Conti v. Watchtower Bible & Tract Society of New York, Inc. et al.


Conti v. Watchtower Bible & Tract Society of New York, Inc. et al

California Court of Appeal, First District, Division 3

235 Cal.App.4th 1214 (2015)

13 April 2015

Case Summary:
The defendants, Watchtower and the North Fremont Congregation of Jehovah’s Witnesses, appealed a finding of liability for damages relating to the sexual abuse of Candace Conti by a fellow member of the Congregation, Jonathan Kendrick, during church-sponsored door-to-door “field service”. Both the Congregation and Watchtower had been aware of a previous incident of abuse involving Kendrick and another child but, in keeping with the church’s policy of confidentiality, did not notify the authorities or the Congregation members. Conti sued Watchtower and the Congregation for failing to warn members of the Congregation or Conti’s parents that Kendrick was a child molester and for failing to limit and supervise his participation in church activities.

Issue and resolution:
Sexual abuse. Whether the organisation had a duty to warn Congregation members and parents about prior molestations, and a duty to supervise the church activities of the molester. The Court held that the defendants had no duty to warn the Congregation members or Conti’s parents that Kendrick had molested a child, but that the defendants had breached their duty to limit and supervise Kendrick’s church-sponsored activities.

Court reasoning:
The Court based its analysis on the concept that there is no general duty to control or warn others of the conduct of a third party unless a special relationship exists with either the person whose conduct needs to be controlled or the victim of the conduct in question.  No such relationship was found here, and the church was not required to take affirmative steps to safeguard members against harm from other church members.  The Court added that as a matter of public policy even if such a special relationship was found to exist, the detrimental consequences and imprecise scope of a duty to warn outweighed any counterbalancing concerns.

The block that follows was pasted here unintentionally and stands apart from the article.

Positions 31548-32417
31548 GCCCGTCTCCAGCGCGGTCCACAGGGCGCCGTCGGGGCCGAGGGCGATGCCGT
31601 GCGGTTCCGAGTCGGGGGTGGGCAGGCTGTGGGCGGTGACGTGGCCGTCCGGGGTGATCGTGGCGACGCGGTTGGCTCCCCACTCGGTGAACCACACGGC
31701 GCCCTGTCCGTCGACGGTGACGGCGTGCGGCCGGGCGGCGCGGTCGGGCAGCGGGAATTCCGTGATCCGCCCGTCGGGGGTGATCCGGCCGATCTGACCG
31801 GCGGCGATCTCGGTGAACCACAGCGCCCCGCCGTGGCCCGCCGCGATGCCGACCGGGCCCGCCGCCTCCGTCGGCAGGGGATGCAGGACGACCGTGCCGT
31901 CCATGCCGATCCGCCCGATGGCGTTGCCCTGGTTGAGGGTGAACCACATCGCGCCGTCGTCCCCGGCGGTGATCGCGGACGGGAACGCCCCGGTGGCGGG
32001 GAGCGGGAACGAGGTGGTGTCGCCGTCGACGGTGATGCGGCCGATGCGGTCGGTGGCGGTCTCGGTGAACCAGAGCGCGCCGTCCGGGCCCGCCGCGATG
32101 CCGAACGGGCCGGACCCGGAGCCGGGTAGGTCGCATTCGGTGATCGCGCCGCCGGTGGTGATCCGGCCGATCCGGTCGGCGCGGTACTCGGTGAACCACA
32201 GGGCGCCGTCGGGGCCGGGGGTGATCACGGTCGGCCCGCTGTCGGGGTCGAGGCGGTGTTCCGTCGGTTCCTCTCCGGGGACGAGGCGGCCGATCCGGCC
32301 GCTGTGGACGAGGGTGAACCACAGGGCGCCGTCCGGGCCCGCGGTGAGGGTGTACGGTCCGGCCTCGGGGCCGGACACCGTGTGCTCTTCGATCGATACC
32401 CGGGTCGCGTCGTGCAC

The Court ruled, however, that a special relationship did exist with respect to church-sponsored activities and found that, to the extent that control was exercised over Kendrick’s field service, the defendants had a duty to limit and supervise his participation. Watchtower determined who was eligible for field service, while the Congregation controlled when, where and with whom field service was conducted. Nothing was done to implement the church’s policy prohibiting child molesters from conducting service alone or with children. Because Conti was harmed during a church-sponsored activity over which the defendants had control, the defendants had a duty to take steps to supervise and limit Kendrick’s participation in such activity and the failure to do so constituted a breach of this duty.

The decision led to widespread public outcry, as Watchtower and the Congregation apparently continue to have no duty to warn members of another member’s prior molestations. Conti withdrew her appeal to the California Supreme Court after reaching an out-of-court settlement with the defendants.

Link to Full Judgment:,33.

This case summary is provided by the Child Rights International Network for educational and informational purposes only and should not be construed as legal advice.

Monitoring body: 
California Court of Appeal, First District, Division 3
Monday, April 13, 2015 - 15:30


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